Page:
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Andy Harris sounds off again against offshore wind off Ocean City

A house committee supported Congressman Andy Harris’ views on offshore wind in a recently passed budget bill, the Eastern Shore representative announced Wednesday.

The language authored by Harris was approved by the House Committee on Appropriations for the fiscal year 2019 Interior and Environment Appropriations bill.

“The Committee is concerned that changes may have been made to the proposed wind farm off Ocean City, (Maryland), after review of the project by the State Public Service Commission, and the Committee is aware of the Town of Ocean City’s concerns regarding the height of the wind turbines. …”

The bill continued by asking the Bureau of Ocean Energy Management to consult with Maryland’s renewable energy task force prior to the review and approval of any construction and operations plan.

Harris has previously said more studies need to be done in order to understand the impact the turbines could have on Ocean City and the surrounding area. He is sponsoring a measure by the National Oceanic and Atmospheric Administration to spend up to two years studying the project’s potential consequences.

“When granting initial approval of offshore wind turbines along Maryland’s coast, the U.S. Bureau of Ocean Energy Management irresponsibly and consistently ignored the concerns of the National Park Service, the U.S. Coast Guard and most importantly, the people of Ocean City,” Harris stated in a release.

“The language I authored in the Interior Appropriations bill urges BOEM to work with other federal agencies, the State of Maryland, and the people of Ocean City to come to a consensus on the wind turbines’ height and distance from the shore prior to their approval of any construction and operations plan.”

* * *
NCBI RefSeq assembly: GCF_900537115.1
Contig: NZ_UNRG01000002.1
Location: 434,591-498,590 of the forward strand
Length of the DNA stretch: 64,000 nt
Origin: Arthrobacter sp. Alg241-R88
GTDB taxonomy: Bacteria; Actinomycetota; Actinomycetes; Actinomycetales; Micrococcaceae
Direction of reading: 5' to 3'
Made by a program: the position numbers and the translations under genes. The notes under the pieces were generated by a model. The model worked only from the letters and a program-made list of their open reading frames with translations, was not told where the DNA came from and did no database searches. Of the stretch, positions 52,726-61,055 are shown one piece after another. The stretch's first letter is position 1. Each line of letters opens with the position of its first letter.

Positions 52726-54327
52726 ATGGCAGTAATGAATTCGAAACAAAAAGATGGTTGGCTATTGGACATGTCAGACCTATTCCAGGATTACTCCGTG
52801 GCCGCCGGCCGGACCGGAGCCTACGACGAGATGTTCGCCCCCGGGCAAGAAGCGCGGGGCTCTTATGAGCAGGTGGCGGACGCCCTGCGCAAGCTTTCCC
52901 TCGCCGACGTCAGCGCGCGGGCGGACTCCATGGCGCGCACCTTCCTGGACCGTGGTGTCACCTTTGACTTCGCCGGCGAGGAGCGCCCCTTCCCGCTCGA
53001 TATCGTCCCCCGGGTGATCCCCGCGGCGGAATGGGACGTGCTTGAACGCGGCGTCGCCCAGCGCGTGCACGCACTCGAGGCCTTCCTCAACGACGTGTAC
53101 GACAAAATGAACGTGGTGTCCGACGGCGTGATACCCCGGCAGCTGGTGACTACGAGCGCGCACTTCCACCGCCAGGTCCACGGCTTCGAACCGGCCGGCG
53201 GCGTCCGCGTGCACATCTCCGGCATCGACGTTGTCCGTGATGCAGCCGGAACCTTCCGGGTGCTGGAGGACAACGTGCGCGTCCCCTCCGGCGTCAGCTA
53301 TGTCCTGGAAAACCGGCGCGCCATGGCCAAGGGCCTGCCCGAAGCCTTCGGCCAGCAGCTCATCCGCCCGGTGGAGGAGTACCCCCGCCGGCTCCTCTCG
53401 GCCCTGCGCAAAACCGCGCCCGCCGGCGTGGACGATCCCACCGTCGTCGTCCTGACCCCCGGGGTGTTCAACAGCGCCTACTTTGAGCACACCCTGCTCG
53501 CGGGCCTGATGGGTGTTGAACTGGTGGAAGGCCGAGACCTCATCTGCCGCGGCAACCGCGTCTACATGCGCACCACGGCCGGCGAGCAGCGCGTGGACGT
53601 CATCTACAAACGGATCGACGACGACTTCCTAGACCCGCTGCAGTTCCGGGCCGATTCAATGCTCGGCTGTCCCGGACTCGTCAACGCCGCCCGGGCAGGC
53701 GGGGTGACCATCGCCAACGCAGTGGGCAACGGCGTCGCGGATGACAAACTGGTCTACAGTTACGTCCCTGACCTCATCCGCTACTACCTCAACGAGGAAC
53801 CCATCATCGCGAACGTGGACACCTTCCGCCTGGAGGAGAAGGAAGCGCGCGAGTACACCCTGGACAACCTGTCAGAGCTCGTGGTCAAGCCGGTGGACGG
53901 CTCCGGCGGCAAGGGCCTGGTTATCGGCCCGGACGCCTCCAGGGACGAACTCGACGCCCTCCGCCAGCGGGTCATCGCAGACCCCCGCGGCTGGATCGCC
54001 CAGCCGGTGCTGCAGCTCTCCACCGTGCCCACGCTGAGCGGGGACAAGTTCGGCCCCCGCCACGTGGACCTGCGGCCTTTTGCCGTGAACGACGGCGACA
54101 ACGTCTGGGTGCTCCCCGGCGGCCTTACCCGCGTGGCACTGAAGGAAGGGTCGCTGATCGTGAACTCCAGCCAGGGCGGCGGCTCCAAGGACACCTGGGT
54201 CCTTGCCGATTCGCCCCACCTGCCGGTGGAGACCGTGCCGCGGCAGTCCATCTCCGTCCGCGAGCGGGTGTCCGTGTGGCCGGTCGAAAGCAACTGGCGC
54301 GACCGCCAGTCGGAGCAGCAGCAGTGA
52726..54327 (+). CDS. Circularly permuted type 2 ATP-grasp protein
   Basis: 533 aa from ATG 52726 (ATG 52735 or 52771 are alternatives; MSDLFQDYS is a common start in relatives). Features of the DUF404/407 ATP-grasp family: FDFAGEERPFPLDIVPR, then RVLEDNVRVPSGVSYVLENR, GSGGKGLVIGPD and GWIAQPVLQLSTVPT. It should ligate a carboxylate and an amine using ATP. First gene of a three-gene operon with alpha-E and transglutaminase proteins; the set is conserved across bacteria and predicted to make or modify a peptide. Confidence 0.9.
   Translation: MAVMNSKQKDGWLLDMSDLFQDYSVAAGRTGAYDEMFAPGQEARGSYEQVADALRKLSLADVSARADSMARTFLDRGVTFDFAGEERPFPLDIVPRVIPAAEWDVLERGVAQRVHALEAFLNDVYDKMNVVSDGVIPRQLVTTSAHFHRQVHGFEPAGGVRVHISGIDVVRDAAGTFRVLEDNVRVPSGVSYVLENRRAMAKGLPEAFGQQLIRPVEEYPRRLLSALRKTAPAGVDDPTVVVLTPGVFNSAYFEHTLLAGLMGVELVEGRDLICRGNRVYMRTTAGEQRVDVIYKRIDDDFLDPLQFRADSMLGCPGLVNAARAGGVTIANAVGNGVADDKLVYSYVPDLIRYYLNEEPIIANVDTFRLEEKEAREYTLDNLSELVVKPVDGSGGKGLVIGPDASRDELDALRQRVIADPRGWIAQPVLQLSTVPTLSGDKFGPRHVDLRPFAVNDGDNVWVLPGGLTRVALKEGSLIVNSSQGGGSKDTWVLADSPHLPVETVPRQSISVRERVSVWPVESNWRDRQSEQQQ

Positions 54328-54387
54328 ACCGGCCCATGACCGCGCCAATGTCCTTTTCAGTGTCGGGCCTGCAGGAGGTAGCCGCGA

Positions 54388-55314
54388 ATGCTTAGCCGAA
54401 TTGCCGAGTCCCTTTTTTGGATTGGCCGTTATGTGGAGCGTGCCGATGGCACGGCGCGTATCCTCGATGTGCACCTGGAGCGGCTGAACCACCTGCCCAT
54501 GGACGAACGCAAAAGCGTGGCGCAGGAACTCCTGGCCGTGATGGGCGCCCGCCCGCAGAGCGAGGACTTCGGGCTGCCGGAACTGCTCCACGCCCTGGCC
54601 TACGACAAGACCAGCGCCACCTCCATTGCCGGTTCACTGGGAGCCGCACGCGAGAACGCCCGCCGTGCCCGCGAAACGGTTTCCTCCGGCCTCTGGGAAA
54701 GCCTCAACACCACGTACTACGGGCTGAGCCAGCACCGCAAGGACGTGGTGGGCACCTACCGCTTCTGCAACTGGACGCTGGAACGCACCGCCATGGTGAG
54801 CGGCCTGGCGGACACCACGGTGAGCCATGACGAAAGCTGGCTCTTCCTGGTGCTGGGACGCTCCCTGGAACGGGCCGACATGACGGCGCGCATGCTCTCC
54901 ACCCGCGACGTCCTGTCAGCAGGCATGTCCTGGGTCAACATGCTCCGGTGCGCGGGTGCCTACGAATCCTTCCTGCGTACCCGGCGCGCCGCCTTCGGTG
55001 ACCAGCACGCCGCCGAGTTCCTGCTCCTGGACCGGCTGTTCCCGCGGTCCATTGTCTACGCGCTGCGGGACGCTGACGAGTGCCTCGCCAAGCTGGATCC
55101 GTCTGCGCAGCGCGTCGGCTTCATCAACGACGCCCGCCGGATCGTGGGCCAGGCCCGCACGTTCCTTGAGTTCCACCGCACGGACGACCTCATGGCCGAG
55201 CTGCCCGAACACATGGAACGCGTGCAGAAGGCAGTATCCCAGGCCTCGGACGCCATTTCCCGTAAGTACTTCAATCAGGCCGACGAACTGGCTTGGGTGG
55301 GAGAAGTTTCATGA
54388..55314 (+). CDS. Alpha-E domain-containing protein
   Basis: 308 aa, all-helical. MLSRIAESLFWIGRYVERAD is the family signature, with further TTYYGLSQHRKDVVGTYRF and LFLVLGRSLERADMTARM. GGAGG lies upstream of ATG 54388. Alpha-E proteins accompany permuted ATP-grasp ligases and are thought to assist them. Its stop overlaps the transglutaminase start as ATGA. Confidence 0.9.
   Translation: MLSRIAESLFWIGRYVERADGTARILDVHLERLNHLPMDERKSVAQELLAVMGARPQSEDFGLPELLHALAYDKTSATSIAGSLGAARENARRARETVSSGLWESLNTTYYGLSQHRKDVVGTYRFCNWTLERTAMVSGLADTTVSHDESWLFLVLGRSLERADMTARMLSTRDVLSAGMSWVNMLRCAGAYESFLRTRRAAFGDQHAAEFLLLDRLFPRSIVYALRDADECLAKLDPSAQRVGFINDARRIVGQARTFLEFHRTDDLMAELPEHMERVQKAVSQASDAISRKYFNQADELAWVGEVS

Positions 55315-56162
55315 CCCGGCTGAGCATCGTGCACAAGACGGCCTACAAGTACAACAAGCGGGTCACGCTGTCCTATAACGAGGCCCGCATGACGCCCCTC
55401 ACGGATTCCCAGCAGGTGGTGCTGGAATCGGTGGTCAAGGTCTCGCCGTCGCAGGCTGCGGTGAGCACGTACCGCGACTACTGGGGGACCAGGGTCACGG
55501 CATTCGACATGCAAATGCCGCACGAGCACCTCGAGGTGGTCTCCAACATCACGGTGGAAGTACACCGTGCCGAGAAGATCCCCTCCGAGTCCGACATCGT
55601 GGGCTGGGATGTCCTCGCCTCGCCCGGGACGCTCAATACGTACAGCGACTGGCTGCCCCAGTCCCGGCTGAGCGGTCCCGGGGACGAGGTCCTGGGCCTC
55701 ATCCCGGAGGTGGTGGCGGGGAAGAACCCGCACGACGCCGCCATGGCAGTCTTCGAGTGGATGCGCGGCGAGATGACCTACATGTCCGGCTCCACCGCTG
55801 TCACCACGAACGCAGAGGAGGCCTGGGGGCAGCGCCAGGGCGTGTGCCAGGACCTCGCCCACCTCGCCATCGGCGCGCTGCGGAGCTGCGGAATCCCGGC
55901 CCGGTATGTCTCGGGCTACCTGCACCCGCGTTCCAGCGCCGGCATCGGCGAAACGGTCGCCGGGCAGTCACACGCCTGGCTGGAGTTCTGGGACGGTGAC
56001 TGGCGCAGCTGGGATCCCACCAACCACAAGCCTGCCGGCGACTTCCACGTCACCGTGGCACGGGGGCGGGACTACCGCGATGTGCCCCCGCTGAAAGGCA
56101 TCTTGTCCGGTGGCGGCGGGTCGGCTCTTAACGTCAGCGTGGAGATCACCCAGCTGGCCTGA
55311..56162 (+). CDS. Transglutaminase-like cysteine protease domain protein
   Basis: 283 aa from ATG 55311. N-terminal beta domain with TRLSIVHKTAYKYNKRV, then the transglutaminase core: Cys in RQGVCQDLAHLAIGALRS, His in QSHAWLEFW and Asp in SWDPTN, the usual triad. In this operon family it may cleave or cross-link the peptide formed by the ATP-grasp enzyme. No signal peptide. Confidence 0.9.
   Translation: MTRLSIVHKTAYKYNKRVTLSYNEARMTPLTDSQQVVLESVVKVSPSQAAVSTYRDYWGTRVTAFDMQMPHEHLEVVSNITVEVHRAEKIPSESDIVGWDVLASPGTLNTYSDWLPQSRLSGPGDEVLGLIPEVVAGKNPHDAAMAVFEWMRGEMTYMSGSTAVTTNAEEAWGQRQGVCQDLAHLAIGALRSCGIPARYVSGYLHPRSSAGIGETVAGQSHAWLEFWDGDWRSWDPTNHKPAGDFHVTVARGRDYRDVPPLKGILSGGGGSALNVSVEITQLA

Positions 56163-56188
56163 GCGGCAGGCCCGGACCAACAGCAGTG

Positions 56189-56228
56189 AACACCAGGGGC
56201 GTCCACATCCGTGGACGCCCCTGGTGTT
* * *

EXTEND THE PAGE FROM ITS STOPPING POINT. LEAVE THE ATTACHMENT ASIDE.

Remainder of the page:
Deepwater Wind and US Wind received approval in 2017 to construct two wind turbine projects off of Ocean City. The projects represent a critical test for the future of offshore wind development in the United States. They are set to become the first, large-scale projects of their kind.

Harris and Ocean City leaders have made their opposition to the project known, asking for the wind farm to be push farther from the shoreline.

The turbines, standing at 643 feet with red lights attached to the top, would be visible from Ocean City and Assateague Island, Harris said.

The proposed wind turbines would reduce property values, jeopardize the safety of those traveling by sea and pose a threat to Ocean City’s commercial fishing and tourism industry, Harris said..

“(The Bureau of Ocean Energy Management) is obligated to work with the State of Maryland, the National Park Service, and the U.S. Coast Guard on this project, and these issues must be resolved before any wind turbines are built off Maryland’s coast,” Harris said Wednesday.

“If these proposed 86 wind turbines will negatively impact the local communities, maritime safety, marine life, or economy of the region, the proposal must be changed to protect all affected stakeholders.”